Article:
Vernon Not Open For Business

as reported on Castanet website, Kate Bouey Feb. 23/16:

Vernon is not open for business, according to a Chamber of Commerce-backed group representing developers and other groups in the construction industry.

The group, calling itself the Big Red committee, is urging the city to speed up efforts to ensure that housing is attainable for young families.

"out of this world water/sewer rates..."
Poster/commenter 'Spirit Rider'

“This is the most significant issue we are facing,” spokesperson Pam Owen told council on Monday, referring to the high price of a single family home in the Vernon area. “The simple truth is that the average family can`t afford the price of an average home that is on the market.”

Owen pointed to high development cost charges, for things like sewer hookups and sidewalks, that are charged to the developer and passed on to the buyer.

“We are hearing from many in the residential construction sector that land use regulations, along with development fees, are contributing to the high cost of land and putting home ownership out of the reach for average families,” Owen said.

She said construction of single homes, especially in the $350,000 range, should be close to double the 234 housing starts reported in 2014.

The Greater Vernon Chamber of Commerce claims that new home construction last year generated almost $50 million in wages and close to 800 on and off-site jobs in the Vernon area.

“There is growing frustration,” said Phil Dyck, a chamber director. “Cut the red tape and streamline the development process.”

He called for a complete review of development cost charges and for a package of incentives for developers.

The group also called on the city to host an attainable housing and economic development forum to bring industry, city administration, and economic development officials together.

“You're holding our feet to the fire and I thank you for that,” said Coun. Brian Quiring, an architect, adding that council was working hard to improve the process.

“We are trying to get building permits out in three weeks. We're looking at trying to reduce off-site costs to help projects move along,” said Quiring. “Administration is trying to streamline the process as best we can,” he said, adding the city “will not sacrifice service for timing.”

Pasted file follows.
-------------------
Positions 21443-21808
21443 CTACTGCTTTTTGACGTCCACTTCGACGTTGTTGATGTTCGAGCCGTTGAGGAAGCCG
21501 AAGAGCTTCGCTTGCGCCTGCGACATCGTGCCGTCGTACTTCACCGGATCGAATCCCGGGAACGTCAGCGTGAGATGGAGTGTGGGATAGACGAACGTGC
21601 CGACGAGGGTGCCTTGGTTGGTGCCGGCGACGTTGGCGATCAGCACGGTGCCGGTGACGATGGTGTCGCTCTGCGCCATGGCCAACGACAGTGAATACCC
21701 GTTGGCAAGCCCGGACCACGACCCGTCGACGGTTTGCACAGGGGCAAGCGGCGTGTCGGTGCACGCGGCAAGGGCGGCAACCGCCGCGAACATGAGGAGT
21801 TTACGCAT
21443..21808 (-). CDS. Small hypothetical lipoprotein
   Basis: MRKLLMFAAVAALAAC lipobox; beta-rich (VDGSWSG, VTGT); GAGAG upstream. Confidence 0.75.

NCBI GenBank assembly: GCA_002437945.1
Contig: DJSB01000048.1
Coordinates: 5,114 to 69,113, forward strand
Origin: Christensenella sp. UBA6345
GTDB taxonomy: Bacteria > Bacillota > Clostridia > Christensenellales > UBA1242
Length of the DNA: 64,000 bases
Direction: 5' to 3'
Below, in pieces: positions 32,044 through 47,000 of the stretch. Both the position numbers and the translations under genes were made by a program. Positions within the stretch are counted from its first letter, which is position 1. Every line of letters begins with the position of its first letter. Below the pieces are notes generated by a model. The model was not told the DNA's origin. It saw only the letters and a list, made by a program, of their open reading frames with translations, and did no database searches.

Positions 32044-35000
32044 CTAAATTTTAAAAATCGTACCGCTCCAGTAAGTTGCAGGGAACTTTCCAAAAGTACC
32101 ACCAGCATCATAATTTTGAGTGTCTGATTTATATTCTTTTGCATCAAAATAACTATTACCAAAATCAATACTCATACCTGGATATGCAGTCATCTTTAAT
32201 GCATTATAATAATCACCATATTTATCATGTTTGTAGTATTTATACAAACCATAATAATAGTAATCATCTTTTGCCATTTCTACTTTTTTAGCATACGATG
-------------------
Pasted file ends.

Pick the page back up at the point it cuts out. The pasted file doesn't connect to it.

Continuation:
Quiring also praised city staff. “We're not perfect but we have a great staff. We appreciate you being here as there is still a lot of room for improvement.”

"I heard 'we're not open for business'. Tell me what that means," said Mayor Akbal Mund, following the council meeting, adding that he is willing to sit down with developers to discuss their concerns.

"I'm not saying we're perfect but when you are one of the fastest growing communities that means people are coming here," said Mund. 

1 Comment:  Spirit RiderThen these lower income homes will be hit with high taxes , out this world Water/Sewer rates along with increases for any pie in the sky project city council feels the city needs......people really have to check and compare the city of Vernon rates , other areas are a lot better deal ! 

Vernon's Mayor is already there...

"One of the fastest growing communities?" scorns Kia, adding "if you believe a population increase of 0.13% qualifies!"

Nonsense, as proven at this link from B.C. Business
And Vernon isn't even listed in this link from Top 10 Towns, Western Investor.

One might be forgiven for wondering if Vernon's Mayor Mund gets his info from "Dreamland".

Idea:  Considering that Mayor Mund serves on the Greater Vernon Advisory Committee, he could spend his time in a Highway 97S booth and do Exit Interviews with people heading south!